Lydia Loveless isn’t the first recording artist to go with a non de plume. Sting, David Bowie and Billy Idol also abandoned their given names when their careers commenced.
“I love what Billy Idol said when he was asked about his name,” said Loveless, who was born Lydia Ankstrom. “He said, ‘This is my real name. I gave myself this name.' Fair enough. I kept half of my name. I’m Lydia but what people don’t know is that my parents almost named me Joanne. That would have made things very different. It would have messed up my numerology, which is my jam.”
Loveless’ other jam is relationships. The lovelorn singer-songwriter has written about the ups and downs between men and women since her 2010 album, “The Only Man." Such critically acclaimed follow-ups, “Boy Crazy” and “Indestructible Machine,” are full of melancholy but rollicking punk meets country.
“I love to write about relationships,” Loveless says in a phone interview from Nashville. “I’ve been obsessed with romance since I was a kid. I remember wanting a boyfriend when I was a teenager just so I could cry about something. I know that the thing to do right now is to write a protest record, but I don’t want to do that. I’m not in the mood to write something so heavy handed. I was raised very politically but at the end of the day, all we have are relationships.”
Loveless, 27, grew up on a steady diet of the melodramatic delivered by such recording artists as Tori Amos, Fiona Apple and the late Jeff Buckley.
“I was a big fan of Tori’s 'From The Choirgirl Hotel' album, and so I would spend hours crying about nothing,” Loveless admits.
Loveless, who is divorced, primarily drew from from her own experience when she was making her early albums. However, her latest, 2016’s “Real,” is full of allegories.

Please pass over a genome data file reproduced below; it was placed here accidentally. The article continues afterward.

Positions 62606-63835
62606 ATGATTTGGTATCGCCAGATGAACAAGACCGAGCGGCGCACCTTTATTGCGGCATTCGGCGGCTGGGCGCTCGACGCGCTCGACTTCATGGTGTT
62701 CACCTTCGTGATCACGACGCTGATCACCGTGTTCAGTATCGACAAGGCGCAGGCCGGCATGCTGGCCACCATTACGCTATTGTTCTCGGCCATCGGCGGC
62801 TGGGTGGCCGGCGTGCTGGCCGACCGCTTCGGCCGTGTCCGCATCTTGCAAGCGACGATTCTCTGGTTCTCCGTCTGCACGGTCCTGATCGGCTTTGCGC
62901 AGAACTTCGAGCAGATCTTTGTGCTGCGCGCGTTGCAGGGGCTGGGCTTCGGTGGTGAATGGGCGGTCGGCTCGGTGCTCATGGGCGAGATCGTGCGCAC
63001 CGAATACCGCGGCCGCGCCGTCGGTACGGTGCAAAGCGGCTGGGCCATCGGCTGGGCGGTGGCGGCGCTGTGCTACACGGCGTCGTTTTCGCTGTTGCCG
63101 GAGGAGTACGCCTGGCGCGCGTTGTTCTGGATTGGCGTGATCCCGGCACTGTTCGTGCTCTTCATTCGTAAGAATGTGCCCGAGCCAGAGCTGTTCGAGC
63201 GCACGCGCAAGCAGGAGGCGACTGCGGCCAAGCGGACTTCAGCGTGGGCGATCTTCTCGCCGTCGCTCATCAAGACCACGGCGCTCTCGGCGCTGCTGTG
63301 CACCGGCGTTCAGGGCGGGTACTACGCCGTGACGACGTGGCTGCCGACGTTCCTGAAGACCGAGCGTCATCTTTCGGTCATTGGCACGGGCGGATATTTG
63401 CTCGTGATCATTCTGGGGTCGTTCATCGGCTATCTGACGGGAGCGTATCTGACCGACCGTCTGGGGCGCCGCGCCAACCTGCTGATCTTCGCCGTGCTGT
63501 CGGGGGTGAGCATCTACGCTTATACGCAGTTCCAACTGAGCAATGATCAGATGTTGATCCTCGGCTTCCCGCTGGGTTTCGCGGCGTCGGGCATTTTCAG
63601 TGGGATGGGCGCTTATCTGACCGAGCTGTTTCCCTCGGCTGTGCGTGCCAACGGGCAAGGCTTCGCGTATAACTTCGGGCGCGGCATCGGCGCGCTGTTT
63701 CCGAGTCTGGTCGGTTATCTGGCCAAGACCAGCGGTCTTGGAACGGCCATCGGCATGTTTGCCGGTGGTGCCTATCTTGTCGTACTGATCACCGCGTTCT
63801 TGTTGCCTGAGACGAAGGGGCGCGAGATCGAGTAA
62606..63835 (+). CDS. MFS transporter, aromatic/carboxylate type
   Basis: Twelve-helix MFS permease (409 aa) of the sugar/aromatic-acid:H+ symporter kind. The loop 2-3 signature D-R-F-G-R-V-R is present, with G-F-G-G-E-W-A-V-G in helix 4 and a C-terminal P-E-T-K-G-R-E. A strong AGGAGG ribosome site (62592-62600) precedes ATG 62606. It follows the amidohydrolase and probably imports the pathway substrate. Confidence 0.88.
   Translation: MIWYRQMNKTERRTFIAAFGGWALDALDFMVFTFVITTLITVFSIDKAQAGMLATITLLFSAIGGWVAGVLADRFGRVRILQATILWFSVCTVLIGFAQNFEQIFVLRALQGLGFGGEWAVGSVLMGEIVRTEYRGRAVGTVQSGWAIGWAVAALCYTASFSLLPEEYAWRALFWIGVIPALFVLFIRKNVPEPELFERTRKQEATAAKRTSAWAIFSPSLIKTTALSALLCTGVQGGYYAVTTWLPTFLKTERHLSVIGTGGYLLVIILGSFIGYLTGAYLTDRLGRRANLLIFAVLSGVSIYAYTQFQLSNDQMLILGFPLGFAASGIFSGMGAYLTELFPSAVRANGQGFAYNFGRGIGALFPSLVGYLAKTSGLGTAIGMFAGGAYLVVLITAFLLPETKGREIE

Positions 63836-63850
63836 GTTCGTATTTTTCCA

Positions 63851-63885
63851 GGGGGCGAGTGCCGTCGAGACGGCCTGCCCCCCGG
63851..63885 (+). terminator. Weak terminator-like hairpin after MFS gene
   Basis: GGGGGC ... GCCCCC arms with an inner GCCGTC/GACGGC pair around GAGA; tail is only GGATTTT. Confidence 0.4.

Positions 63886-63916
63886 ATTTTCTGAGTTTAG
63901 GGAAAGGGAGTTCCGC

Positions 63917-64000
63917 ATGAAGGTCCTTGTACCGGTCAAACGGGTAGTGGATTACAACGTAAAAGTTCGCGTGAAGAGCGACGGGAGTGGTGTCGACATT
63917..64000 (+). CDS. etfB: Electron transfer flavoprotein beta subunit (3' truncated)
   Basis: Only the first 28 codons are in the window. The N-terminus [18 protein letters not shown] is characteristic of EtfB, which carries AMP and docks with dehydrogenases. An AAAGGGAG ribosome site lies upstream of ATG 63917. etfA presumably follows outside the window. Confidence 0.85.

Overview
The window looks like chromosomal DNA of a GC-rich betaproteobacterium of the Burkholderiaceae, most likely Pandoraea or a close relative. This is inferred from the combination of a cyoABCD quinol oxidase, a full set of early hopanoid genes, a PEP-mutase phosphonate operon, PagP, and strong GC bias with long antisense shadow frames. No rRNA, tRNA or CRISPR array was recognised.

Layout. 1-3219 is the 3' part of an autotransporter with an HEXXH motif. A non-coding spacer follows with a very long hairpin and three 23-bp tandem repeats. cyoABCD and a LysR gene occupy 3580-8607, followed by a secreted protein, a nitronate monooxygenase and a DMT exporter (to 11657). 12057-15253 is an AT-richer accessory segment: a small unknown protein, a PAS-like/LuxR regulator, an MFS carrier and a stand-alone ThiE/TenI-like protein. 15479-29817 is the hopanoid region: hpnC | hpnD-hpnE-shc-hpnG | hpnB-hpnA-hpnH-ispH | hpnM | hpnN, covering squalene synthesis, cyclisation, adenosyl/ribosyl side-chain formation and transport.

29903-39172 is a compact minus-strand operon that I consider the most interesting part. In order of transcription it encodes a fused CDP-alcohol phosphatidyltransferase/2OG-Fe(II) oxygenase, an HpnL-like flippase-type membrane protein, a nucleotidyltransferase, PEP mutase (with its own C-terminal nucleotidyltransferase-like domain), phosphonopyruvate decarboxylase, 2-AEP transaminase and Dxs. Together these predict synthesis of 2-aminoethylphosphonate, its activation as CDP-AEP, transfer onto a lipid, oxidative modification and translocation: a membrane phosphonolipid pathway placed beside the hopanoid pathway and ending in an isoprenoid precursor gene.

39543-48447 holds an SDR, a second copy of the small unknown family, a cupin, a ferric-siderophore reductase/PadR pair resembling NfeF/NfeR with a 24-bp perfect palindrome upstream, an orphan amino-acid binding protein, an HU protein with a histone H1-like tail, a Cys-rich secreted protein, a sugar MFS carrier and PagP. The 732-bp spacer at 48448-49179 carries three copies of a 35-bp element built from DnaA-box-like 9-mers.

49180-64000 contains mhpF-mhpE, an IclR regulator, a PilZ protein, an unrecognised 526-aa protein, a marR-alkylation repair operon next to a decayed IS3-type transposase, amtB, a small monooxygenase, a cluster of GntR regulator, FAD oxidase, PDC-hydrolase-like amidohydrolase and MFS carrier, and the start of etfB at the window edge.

“I was mostly writing from other people’s perspective,” Loveless says. “But then people would come up to me and cry and say a certain song from that album changed their life. It’s funny that they think every song comes from my experience. I’m a divorcee before I reached the age of 30 but it’s not like I’ve experienced everything.”
When Loveless is not crafting her deep, rousing Americana, she zones out to pop music.
“That’s how I escape,” Loveless says. “I love listening to random pop crap. I love some of it. I love Charli XCX. She is a very good songwriter and she’s fun. It’s fun to listen to celebratory pop. It would be strange if I just listened to recording artists who make similar music all the time. The pop songs move me.”
Loveless will preview a number of unrecorded songs April 19 at the Cat’s Cradle. It's a return to the Cradle stage, having performed a rare solo show there in December.
“The new songs are darker,” Loveless says. “It’s taking me a little longer than usual to finish things off, but it’s going well.”
Loveless isn’t sure when the album will be complete, but she can’t help but show off the new tunes, even though fans might post the material on YouTube.
“I wish they wouldn’t do that but I have no control over it,” Loveless says. “Why not just show up and live in the moment? You’re already cooler than everybody else since you’re at the show. Why not leave it at that? I don’t need to see myself playing these unreleased songs on YouTube.”
It wasn’t easy for Loveless to watch herself in the acclaimed 2016 documentary "Who is Lydia Loveless?"
“I had to see the documentary three times during the editing process, and it was awful seeing myself up there,” Loveless says. “I saw all of the weird, quirky things I do. It made me hate myself. After seeing it, I thought that should behoove me to have more confidence. I would rather not be the subject of a film. Just let me write and record songs and allow me to play them on the road. That’s enough for me.”
Who: Lydia Loveless with Bruxes
When: 8:30 p.m. April 19
Where: Cat's Cradle, 300 E. Main St., Carrboro
Info: 919-967-9053 or catscradle.com